Some Tories think Barnet’s “Easycouncil” is worth emulating – here’s why they’re wrong

7th February, 2013 12:44 pm

Anyone watching last week’s Brighton and Hove City Council meeting would have been horrified to hear Conservative councillors say that Tory-run Barnet council is one we should look to emulate. Tory councillors loudly criticised Labour councillors like me for not even looking at the scheme, so I did.

Conservative-run Barnet has become known as the “easyCouncil” offering no-frills local government along the lines of budget airlines, with a bare minimum of services provided by the council and responsibility for the running of social care, building control, planning, highways and transport, the crematorium and cemetery, trading standards, licensing and environmental health all handed over to the private sector.

Over 200 council staff will lose their jobs, and Barnet borough residents will have to phone a call centre in Blackburn to access local services, seventy per cent of which will be delivered by private companies. Even if the projected savings from the “One Barnet” programme, as it is officially called, are achieved, it is planning to cut £18m from adult social services, £9m from children’s services, and £4m from environmental services.

The savings Barnet has made in the first two years of the programme are less that the costs of implementing it. External auditors warned Barnet Council that their project lacked an adequate analysis of the costs and benefits of cutting and privatising key services, and said that two years after implementing it, the council still had no business plan.

Eight thousand Barnet residents have signed a petition against the wholesale privatisation of their local services, and one local resident has won a judicial review against the handing over of the social care services she relies on to a private company.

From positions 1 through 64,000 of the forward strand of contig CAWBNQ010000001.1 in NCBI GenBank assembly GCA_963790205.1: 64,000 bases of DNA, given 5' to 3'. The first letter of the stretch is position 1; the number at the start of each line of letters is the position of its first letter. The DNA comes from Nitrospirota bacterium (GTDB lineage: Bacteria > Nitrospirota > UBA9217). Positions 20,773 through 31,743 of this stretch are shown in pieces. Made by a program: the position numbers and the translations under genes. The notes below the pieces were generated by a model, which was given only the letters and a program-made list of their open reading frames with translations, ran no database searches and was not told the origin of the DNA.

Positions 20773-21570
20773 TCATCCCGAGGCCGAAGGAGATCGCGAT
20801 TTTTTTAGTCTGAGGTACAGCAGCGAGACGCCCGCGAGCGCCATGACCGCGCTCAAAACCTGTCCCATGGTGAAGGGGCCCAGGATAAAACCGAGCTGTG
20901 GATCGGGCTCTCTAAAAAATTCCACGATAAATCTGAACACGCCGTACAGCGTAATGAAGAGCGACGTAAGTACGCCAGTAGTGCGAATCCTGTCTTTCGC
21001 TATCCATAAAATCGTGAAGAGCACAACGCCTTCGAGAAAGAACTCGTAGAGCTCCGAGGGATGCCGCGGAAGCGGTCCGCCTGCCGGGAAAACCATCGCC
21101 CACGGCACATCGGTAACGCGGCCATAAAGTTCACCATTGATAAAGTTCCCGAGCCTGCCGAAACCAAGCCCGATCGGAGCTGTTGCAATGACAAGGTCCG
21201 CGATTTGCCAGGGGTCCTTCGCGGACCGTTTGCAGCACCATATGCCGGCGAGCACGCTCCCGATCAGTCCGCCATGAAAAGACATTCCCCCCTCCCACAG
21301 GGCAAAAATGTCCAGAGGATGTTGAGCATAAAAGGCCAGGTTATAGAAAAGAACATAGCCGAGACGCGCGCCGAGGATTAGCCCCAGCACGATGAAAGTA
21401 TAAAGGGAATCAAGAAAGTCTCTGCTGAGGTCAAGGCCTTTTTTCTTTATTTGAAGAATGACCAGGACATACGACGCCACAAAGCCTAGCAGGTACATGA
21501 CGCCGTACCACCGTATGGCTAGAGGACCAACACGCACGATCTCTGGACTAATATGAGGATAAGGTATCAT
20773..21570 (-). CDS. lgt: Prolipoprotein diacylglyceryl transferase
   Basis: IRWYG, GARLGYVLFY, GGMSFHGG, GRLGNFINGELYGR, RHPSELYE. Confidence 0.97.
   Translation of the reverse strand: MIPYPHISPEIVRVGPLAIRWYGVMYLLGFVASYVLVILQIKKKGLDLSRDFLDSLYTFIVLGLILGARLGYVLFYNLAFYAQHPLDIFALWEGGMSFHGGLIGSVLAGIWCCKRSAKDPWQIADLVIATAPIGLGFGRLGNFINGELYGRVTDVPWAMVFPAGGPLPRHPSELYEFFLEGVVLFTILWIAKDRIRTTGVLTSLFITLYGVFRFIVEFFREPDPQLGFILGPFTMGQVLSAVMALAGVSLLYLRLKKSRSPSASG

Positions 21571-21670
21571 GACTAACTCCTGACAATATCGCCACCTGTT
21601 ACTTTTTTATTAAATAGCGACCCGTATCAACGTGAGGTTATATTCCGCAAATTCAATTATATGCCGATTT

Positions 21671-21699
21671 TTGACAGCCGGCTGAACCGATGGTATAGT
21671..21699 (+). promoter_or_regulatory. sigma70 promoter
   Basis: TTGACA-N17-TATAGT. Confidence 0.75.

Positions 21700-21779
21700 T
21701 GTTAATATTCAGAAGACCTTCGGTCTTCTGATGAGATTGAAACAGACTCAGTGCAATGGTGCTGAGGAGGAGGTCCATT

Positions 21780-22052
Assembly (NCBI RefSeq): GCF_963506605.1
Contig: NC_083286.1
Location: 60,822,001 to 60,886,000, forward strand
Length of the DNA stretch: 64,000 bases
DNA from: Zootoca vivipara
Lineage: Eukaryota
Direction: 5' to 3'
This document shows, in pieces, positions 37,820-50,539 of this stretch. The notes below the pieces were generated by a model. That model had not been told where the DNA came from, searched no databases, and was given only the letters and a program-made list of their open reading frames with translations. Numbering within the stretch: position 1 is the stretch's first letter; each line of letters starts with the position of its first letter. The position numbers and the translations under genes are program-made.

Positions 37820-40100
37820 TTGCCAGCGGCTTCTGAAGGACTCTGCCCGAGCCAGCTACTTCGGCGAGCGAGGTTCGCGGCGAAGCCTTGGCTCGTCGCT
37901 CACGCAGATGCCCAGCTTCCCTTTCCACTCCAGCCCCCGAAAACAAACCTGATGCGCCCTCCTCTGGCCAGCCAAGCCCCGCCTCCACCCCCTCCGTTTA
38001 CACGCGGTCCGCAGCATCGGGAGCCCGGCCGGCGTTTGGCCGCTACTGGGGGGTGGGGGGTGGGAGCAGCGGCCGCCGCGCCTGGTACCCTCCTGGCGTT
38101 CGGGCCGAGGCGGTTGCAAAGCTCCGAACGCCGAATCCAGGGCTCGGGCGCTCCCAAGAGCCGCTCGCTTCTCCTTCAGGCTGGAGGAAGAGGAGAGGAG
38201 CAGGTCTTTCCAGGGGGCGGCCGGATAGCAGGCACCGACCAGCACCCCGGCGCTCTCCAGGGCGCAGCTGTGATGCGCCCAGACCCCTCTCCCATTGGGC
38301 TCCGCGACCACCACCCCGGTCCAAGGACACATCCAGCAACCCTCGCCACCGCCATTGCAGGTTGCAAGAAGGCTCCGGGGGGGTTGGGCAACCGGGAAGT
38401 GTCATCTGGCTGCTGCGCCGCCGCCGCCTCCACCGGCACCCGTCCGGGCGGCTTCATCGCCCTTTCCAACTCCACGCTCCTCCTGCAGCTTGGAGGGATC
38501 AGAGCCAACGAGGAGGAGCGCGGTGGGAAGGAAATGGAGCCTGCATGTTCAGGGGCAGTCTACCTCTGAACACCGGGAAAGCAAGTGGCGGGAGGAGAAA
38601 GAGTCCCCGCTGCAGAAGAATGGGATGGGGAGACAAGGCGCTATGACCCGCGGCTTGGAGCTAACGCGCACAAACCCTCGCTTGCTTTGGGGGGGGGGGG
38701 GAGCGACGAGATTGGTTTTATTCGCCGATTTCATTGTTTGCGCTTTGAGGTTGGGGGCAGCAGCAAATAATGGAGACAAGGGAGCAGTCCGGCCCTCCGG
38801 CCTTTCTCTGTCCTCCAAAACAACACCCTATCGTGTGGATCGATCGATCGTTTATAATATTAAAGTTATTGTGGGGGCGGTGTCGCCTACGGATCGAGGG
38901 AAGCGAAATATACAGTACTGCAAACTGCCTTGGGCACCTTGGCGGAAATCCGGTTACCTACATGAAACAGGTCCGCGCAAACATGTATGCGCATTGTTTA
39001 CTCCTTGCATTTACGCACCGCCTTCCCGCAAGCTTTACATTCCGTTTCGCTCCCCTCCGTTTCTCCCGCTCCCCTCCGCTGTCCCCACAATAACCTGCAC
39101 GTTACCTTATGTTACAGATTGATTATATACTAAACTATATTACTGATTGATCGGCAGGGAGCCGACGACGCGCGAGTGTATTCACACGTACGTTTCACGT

Even some Tories in the borough have criticised the policy saying they had “no mandate” to give contracts worth between £600 million and £1 billion to private companies, with contracts lasting ten years. A senior Conservative figure in London called the policy “nuts”. In December Barnet’s Chief Executive, who had been charged with delivering the programme, quit to take up a post in neighbouring Haringey, where there are no Conservative councillors.

It’s a policy Brighton and Hove Tories say could save the council taxpayer millions, but of course once handed over to private companies, many of these basic local services will only be available to residents who can afford to pay the private company’s fees. As we have seen too often recently, private companies can and do fail, leaving the public sector having to step in and bail out the private contractor, or provide the service themselves. Thousands of troops had to provide security at the Olympics when private firm G4S failed to deliver.

Bringing services back in-house carries huge costs, and lost staff experience and expertise cannot be replaced. As the resident who won the judicial review commented in her court submission, “the council will be so reliant on the private companies it will no longer possess the knowledge and competence to act as a local authority”

Brighton and Hove Conservatives hope that after four years of a Green administration which many view as having spent money on unaffordable priorities and wish-list projects, there will be an appetite for this kind of sell-off of council services to whoever wants to profit from them. The view of Labour and Co-operative councillors in the city is that local services should be accountable to residents not shareholders, with local people at the heart of decision making on how they are run, not simply customers. Quality, not profit, should be the principle behind the services a council delivers to residents.

Warren Morgan is Labour & Co-operative Councillor for East Brighton, Deputy Leader of the Labour & Co-operative Group, Brighton & Hove City Council.

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